Across the country, there seems to be some debate about the advantages or disadvantages of resining stone slabs.
There is really no debate. It is a big plus.
What is it? After the slabs come out of the gang saw, they are dried and then coated with a very thin epoxy [think Super-glue] and then allowed to dry. What this does is penetrate the surface of the slab filling any voids and bonding any fissures so the slabs end up being stronger. And, the surface becomes flatter, which is good. After the glue dries, it then goes through the polishing process where 99% of the glue is removed. Only the voids and sub-surface glues remain.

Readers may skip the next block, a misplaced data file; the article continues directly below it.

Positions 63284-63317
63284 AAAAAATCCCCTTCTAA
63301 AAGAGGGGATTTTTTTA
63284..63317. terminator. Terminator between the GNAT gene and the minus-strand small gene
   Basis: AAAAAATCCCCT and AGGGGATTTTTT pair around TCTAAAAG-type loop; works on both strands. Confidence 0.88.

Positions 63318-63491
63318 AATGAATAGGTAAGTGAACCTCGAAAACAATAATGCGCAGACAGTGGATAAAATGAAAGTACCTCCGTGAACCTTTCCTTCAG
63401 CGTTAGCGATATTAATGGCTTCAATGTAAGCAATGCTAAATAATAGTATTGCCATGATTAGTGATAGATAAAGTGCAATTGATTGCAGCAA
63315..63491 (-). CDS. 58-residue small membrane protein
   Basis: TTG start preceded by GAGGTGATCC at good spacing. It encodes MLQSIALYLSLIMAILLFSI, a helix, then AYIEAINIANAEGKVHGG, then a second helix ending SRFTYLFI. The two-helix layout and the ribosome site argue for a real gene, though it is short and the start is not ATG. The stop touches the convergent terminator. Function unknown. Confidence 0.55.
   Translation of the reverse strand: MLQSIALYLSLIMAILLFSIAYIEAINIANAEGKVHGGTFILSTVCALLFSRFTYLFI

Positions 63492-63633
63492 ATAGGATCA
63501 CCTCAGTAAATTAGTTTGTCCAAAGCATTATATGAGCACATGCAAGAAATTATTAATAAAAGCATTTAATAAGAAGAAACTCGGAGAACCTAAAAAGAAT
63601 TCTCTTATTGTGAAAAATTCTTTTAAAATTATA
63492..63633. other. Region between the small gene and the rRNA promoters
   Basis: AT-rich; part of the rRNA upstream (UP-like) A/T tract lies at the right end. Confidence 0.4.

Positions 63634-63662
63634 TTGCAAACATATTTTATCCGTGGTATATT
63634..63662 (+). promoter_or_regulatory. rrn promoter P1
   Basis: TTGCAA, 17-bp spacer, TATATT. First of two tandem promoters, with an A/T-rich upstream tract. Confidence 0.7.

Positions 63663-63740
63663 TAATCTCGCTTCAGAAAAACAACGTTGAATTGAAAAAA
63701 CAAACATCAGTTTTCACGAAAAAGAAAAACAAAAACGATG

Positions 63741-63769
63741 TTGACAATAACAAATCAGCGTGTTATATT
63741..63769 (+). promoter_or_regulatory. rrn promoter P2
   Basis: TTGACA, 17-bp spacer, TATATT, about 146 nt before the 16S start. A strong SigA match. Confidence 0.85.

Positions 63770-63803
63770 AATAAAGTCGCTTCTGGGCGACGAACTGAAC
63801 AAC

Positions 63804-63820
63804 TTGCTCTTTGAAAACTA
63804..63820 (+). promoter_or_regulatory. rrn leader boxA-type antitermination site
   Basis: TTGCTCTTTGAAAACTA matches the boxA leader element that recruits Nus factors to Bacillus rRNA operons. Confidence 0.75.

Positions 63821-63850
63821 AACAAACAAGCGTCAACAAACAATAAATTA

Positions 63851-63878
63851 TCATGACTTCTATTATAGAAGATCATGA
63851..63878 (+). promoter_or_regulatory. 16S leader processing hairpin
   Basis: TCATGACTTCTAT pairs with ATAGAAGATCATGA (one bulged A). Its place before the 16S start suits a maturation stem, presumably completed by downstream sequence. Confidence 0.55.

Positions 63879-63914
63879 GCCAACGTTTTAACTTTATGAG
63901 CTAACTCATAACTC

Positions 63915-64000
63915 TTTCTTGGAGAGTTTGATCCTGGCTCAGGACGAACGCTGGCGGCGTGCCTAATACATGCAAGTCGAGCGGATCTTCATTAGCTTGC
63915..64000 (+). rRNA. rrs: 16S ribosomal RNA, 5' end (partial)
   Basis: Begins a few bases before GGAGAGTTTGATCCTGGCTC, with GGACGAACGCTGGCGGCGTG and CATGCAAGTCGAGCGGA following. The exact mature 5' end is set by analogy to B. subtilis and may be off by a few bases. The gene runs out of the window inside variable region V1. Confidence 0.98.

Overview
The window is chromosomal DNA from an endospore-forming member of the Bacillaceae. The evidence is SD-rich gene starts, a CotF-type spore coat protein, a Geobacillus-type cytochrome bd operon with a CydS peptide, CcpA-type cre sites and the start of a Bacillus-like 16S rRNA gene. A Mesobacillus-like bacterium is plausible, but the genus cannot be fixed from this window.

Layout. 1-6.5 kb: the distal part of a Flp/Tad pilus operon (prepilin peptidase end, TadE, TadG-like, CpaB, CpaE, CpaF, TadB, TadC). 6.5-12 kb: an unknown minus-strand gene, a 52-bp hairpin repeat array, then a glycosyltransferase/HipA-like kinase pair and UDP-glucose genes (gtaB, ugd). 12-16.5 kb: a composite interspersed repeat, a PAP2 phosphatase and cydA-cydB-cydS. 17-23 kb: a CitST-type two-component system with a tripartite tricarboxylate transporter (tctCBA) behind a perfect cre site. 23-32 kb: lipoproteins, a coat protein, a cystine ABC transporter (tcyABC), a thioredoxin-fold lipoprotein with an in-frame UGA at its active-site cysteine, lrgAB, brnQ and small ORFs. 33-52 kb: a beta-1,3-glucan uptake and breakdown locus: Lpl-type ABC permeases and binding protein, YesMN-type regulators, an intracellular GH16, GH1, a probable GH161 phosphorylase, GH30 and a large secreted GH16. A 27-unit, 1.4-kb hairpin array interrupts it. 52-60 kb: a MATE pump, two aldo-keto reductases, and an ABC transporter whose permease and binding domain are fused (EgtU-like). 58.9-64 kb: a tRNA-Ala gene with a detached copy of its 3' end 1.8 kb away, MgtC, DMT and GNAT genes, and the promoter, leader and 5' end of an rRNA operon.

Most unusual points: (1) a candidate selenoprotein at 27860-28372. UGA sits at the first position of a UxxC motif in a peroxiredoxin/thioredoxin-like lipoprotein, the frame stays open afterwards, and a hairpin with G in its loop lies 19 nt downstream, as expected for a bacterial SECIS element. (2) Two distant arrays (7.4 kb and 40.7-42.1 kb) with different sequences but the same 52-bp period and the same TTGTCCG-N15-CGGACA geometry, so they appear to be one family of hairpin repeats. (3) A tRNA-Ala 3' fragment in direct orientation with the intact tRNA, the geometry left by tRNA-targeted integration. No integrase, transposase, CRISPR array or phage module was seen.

As a consumer, you can look at the edges of the slab to see if it has what appears to be dried syrup on the edge.
Most exotic stones have to be resined because their waste factor is so high. Resining lowers the waste factor, so exotics then become somewhat more affordable. And, you don't have to be quite so careful handling them. Not that you get sloppy, but rigidity is certainly enhanced.
There are factories that use colored resins, but most of them use a golden colored epoxy with no tint.
Adding epoxy to some stones is absolutely worthless, so don't be alarmed if there is no syrup on ubatuba or absolute black edges. It would no go in, anyway. If it won't take a sealer, it certainly won't take any resin.